Guided imagery for wellbeing

Guided imagery is a practice whereby you use all five of your senses (sight, hearing, smell, taste and touch) to calm your mind and body. Research suggests that when practiced regularly, it can assist in alleviating anxiety, lift mood, help calm the natural ‘fight or flight’ response, reduce the frequency of some types of migraine headaches, and even decrease psychological distress among people going through cancer treatments.

Learning to use guided imagery to aid relaxation is easy and can be done by everyone.

What is guided imagery?

Guided imagery is more than just listening to relaxing sounds. It’s a learning process which involves listening to your internal voice, or the voice of someone else, relaxing your breathing and consciously directing the ability to imagine. The effect of vivid guided imagery sends a message to the emotional control centre of your brain, at which point the message to relax is passed along to your body’s endocrine, immune and autonomic nervous systems. These systems influence a wide range of bodily functions, including heart and breathing rates and blood pressure.

With the help of a guided imagery recording or just one’s own imagination, those who practice guided imagery get into a deeply relaxed state and see, feel and experience a relaxing scene often referred to as an ‘anchor’. It might be experiencing something in the natural world such as your favourite beach or forest or envisaging yourself eating a delicious meal. The point is to choose something that relaxes you and makes you feel positive. The more you practice guided imagery, the sooner most people are able to create the visual anchor, which in turn reduces the time taken to reach a deeply relaxed state.

forest

beach

A simple guided imagery exercise

Before you begin, here are some helpful tips:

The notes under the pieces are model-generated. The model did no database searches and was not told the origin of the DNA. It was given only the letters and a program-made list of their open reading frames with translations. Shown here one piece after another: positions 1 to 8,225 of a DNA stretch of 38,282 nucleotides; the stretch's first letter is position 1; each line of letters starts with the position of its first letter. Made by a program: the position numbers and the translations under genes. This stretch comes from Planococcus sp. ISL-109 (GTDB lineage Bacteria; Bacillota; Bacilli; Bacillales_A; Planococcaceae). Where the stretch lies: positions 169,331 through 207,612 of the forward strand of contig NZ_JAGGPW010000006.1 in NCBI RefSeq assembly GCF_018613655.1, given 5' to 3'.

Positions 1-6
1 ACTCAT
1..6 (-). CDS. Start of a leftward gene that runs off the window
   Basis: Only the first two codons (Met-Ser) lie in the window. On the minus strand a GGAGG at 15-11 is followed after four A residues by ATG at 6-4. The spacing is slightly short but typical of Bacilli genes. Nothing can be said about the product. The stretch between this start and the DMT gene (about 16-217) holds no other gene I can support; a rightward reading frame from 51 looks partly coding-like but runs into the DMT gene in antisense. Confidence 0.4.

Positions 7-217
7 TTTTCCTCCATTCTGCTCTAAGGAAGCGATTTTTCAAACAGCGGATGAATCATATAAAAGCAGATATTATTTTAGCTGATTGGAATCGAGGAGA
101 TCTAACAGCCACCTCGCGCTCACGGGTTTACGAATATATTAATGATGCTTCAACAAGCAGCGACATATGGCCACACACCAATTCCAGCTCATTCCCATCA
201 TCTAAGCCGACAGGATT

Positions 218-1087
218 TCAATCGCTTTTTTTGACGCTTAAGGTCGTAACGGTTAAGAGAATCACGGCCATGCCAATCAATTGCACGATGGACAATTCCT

• Some people like to use recordings of ‘white noise’, or the sounds of nature in the background when practicing guided imagery, while others find silence more beneficial. Choose whatever makes it easier for you to fully engage in the exercise.
  • Set an alarm if you worry that you might fall asleep. Give yourself 20 minutes – it will go by much more quickly than you realise.
  • Ask anyone in the house not to disturb you. Put a sign on the door to remind people that you’re taking some time out to relax.
  • As you get more practice, you’ll be able to go into a relaxed state more quickly. You may also want to communicate with your subconscious mind, with the help of a tape you record for yourself or one of the many guided visualisation exercises you can find online.

Four steps to guided imagery

1. Get comfortable and loosen any clothing that restricts your breathing. If you are tired and think that lying down might put you to sleep, sit on a comfortable chair, or in a cross-legged position on a floor cushion.

2. Breathe from your abdomen for a few minutes and close your eyes.

3. Once you’re feeling fully relaxed, choose a scene you find safe and relaxing and vividly imagine it. You may want to remember a time and place when you felt wonderful and at peace (your happy place), or a vividly-described scene from a book you love, or the way you imagine a place you’ve always wanted to visit.

You want to experience the scene with all of your senses. For example, if you’ve chosen a beach setting, notice the colour of the water, sky and sand, the smell of the salty air, the taste of the sea spray, the sounds of the waves and the feel of the sand under your feet. Imagine what you’re wearing in fine detail and how your body feels. Are you carrying anything? Are there other people around you? Are there horses or dogs running along the beach? Is the air warm or cool? How does the sun feel on your face?

Stay with the scene for as long as you like. If you feel your mind drifting to problems or stressors, make a conscious effort to bring yourself back into the scene your imagining. It can help to tell yourself “I will think of that later – right now, I am focusing on this scene.”

4. When you’re ready to come back to reality, count back from twenty, and tell yourself that when you get to ‘one’, you’ll feel serene and alert, and enjoy the rest of your day. When you return, you’ll feel calmer and refreshed.

  

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